How many times a day do you ask someone how they are, and they respond with “good, but stressed,” “I’m so tired” or “I’m fine, but I’ve just been so busy”?
A bit too often, I’m guessing.
“Busy-ness” is glorified in our society, especially at Stanford, which is a microcosm of exceedingly high achievers. We wear our stress like a badge of honor, as if the busier we are, the more impressive we must be, and the more accomplished we must seem.
I am no exception to the rule. My response to the classic “how are you?” too often laments my packed schedule, stress or lack of sleep. It comes almost as a defense mechanism, as if I have something to prove.
The Stanford bubble can be a beautiful one, where we all are surrounded by the brightest and most inspiring minds for four years. But it’s obvious that this insulated bubble makes it all too easy to compare what we’re doing — and how we’re doing — to the others we know. We are constantly looking for a way to measure ourselves relative to what we see around us.
I’ve caught myself countless times in thinking, “Wow, that person is so much busier than I am. He/she is doing so much more … I should be busier, too.” I view their workload as an indicator that they somehow must be more fulfilled by what they were doing, and that I am therefore less so; I must not be nearly as successful and capable of accomplishing as much.
When we glorify stress and being busy, we normalize a culture where running ourselves ragged is not just celebrated but the norm. To not be busy makes you an outlier — someone that is not measuring up to the Stanford “standards.”
Being so hyper-fixed on my own stress and schedule is, in a way, selfish. It’s a way to be caught up in my own little world — a Stanford bubble of sorts, but on an individual scale. Instead, we should be encouraging ourselves — and just as importantly, others — to find a better balance in our lives and in our Stanford experiences.
There is irony in the fact that while we are taught at Stanford that we can choose to define success however we want, it still seems as if we are always sprinting in the pursuit of the next goal, reaching for the next rung on the ladder of achievement. We convince ourselves that everything we do now, every notch we put in our belts, will pay off when we are successful and achieve that next milestone (whatever we define that to be). But, as soon as we reach that goal, we rarely bask in that success because we must be in pursuit of the next one.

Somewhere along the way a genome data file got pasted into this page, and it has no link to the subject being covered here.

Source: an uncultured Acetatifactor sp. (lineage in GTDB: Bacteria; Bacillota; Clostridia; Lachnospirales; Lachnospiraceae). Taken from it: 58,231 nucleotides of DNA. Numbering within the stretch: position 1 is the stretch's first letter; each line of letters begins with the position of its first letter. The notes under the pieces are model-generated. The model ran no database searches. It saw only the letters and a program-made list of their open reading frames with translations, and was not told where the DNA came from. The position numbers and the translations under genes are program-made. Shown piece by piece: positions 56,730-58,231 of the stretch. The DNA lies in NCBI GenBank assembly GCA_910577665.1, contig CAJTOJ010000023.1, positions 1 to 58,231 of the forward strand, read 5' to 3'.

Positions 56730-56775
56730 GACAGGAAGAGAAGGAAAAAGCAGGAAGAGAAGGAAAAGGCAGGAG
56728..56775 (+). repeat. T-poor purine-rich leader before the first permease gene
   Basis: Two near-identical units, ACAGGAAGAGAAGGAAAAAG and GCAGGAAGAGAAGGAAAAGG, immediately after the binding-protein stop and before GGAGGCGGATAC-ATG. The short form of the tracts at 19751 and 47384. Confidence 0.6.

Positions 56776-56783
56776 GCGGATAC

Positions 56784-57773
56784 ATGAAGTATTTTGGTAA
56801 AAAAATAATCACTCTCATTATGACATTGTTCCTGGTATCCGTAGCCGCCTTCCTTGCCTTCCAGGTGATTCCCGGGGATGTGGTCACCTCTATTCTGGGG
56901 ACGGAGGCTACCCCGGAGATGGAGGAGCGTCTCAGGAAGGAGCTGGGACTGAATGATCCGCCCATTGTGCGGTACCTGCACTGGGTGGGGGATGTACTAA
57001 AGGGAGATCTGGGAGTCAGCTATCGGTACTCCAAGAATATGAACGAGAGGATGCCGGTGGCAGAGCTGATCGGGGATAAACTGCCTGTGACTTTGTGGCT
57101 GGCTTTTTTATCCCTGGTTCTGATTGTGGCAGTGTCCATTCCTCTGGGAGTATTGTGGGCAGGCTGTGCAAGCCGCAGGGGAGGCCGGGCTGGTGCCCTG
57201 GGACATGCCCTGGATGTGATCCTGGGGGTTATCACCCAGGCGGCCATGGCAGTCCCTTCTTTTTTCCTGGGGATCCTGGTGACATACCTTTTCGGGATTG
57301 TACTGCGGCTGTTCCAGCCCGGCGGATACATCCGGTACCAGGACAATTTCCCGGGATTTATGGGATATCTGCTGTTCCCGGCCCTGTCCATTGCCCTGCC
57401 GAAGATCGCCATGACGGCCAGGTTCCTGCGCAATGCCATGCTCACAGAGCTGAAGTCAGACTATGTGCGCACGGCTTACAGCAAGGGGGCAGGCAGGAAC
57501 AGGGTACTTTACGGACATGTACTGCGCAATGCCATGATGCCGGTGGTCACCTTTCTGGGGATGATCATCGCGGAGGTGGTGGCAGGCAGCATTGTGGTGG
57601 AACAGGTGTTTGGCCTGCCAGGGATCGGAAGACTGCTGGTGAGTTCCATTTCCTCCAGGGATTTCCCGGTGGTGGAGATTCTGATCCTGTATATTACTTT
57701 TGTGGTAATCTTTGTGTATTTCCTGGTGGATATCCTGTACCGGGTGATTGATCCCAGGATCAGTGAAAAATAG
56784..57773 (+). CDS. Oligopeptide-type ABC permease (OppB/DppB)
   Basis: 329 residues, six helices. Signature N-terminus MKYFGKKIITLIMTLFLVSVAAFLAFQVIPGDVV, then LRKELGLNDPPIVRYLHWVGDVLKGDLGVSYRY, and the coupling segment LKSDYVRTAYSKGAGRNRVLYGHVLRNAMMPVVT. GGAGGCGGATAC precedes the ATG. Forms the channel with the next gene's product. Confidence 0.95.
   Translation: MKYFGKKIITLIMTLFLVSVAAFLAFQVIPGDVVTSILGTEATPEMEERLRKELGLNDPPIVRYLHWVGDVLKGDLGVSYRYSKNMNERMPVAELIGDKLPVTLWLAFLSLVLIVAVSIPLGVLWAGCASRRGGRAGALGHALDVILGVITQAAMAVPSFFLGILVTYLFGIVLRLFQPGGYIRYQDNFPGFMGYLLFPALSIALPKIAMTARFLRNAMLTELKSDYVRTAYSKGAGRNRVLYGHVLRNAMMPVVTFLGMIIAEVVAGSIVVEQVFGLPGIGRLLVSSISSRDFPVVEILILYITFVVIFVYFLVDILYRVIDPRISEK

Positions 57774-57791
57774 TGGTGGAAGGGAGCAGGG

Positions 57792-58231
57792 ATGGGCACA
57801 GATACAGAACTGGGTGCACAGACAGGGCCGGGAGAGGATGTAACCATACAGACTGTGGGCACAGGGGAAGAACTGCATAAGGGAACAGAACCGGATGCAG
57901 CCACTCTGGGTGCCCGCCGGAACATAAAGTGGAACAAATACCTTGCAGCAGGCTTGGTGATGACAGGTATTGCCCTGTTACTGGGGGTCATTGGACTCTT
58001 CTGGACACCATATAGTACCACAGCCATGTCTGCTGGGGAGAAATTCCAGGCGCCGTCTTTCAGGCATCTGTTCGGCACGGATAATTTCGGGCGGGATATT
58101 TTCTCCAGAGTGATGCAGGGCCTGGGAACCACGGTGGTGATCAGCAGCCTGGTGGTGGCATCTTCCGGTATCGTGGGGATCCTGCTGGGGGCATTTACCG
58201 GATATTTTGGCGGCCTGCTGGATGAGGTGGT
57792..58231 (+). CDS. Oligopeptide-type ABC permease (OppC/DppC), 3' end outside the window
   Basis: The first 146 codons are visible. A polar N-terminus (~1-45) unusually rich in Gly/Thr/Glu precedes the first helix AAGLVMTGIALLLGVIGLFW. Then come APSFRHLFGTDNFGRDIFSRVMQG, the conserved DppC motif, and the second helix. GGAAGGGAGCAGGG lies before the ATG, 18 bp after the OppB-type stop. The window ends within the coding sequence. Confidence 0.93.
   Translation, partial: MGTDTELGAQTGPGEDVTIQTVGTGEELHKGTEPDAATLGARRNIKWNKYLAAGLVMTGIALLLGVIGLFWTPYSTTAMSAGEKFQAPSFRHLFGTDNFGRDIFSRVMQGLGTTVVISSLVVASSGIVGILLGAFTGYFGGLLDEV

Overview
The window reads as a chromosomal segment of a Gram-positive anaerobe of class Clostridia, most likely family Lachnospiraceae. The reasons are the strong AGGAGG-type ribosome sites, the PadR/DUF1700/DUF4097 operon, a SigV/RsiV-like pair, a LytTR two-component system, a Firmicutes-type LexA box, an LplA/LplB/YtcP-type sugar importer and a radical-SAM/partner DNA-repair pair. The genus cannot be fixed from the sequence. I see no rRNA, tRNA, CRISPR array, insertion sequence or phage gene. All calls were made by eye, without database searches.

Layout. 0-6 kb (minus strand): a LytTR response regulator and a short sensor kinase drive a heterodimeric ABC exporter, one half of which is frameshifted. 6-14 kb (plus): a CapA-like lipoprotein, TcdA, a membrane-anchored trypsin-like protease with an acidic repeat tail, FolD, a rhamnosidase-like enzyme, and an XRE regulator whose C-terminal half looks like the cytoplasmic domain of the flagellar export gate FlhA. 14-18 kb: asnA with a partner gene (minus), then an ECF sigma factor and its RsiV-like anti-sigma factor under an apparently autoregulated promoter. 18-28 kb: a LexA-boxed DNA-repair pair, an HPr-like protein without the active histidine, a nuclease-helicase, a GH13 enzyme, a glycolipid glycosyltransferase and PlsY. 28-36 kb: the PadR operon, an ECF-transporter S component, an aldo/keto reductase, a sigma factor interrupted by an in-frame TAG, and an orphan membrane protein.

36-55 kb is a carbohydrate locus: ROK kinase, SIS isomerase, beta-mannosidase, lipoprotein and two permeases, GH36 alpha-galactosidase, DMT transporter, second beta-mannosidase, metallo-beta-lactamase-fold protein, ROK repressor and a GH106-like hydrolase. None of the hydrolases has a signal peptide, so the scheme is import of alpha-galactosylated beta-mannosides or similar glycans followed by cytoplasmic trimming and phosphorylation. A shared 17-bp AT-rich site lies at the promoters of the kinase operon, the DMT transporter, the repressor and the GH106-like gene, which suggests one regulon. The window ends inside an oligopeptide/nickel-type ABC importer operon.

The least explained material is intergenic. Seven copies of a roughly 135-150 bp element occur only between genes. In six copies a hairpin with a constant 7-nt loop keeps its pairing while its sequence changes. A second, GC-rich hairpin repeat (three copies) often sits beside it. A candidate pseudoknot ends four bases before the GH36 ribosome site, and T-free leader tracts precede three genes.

There is nothing beneficial about perpetuating a cycle where we don’t cut ourselves slack, a cycle that allows ourselves to feel guilt over letting something give. The Stanford duck syndrome may not be completely inescapable, but it’s important to realize that it certainly doesn’t make you a better duck just because you’re paddling faster.
I’m not saying we shouldn’t aspire to push ourselves, to challenge ourselves to do more or to be more. What I am saying is that we should challenge ourselves to analyze the reasons as to why we we are doing the things we do, and why we are reaching for the goals we are trying to achieve.
What would we do if instead of glorifying being busy, we glorified living? Glorified just being, and being with the ones we care about?
And what if we encouraged others to do the same?
It may not be practical to just drop all our activities in the name of being less stressed, but what we can do is re-evaluate. We can re-evaluate what (and more importantly, who) is meaningful in our lives. We can think about what actually brings us joy vs. what eats at us. We can re-evaluate what to prioritize by searching to understand makes us feel the most enriched. And we can re-evaluate our own personal definition of success.
We can change our rhetoric, even in small ways. The next time someone asks me how I am, I know I don’t have anything to prove by telling you I am busy. Instead, I might just ask you what you did for yourself to make your life feel a little fuller this week.
Changing the way we frame our lives doesn’t have to come at the expense of being real and honest with others about when times are bad or when they are good, but we can actively emphasize what we value in our lives over the clutter. And in doing so, we can not only change what we view as important, but we can influence others to do the same.
Contact Maggie Harriman at mpharrim ‘at’ stanford.edu.